Ungulates as forest engineers

Wild ungulates are known to be keystone species and forest engineers as they can modify the environment through browsing, trampling and fraying. However, on the northern hemisphere ungulates are expanding in range and density due to abandonment of agricultural fields, reduced competition with other animals and absence of top predators, creating a great pressure on natural systems.

With a newtork of animal exclosures, camera traps, laser scanners and decomposition bags, we aim to understand the effects of wild ungulates on forest structure, composition and functioning. To achieve this, we are actively monitoring the forest across the Veluwe region with the support of different stakeholders.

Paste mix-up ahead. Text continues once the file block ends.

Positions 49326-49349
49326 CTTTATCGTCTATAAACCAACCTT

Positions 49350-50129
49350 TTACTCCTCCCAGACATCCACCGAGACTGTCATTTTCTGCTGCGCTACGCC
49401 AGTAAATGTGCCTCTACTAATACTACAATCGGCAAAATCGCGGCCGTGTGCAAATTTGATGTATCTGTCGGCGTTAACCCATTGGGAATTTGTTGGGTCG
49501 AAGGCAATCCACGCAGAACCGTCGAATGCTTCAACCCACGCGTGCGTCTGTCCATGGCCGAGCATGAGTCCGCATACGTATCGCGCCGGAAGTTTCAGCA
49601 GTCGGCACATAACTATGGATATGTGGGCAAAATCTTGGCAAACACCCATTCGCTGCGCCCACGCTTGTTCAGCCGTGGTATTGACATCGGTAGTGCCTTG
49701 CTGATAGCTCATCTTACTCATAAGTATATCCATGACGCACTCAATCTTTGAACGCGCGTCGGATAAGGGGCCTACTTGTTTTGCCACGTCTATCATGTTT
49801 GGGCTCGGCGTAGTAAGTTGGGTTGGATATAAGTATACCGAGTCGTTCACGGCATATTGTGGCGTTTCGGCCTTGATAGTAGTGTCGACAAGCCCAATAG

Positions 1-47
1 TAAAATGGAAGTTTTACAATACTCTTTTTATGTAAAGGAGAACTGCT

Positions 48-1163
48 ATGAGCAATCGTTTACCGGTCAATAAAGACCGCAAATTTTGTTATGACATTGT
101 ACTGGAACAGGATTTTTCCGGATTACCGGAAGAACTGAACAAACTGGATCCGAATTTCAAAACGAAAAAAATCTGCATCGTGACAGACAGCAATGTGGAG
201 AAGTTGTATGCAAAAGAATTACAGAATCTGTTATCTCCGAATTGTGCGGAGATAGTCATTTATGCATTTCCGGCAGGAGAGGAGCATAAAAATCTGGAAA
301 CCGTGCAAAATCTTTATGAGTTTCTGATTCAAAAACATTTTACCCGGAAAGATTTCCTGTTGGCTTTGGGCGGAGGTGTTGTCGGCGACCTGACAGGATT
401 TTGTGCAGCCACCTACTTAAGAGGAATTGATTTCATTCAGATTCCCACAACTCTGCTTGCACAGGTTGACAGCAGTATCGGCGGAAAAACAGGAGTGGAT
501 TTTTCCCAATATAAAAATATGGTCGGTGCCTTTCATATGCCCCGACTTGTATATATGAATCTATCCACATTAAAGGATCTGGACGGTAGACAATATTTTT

Our results will not only provide additional understanding of animal plant interactions in temperate forests but will be essential for designing accurate and effective policies that help conserve temperate forests and its biodiversity.


MSc theses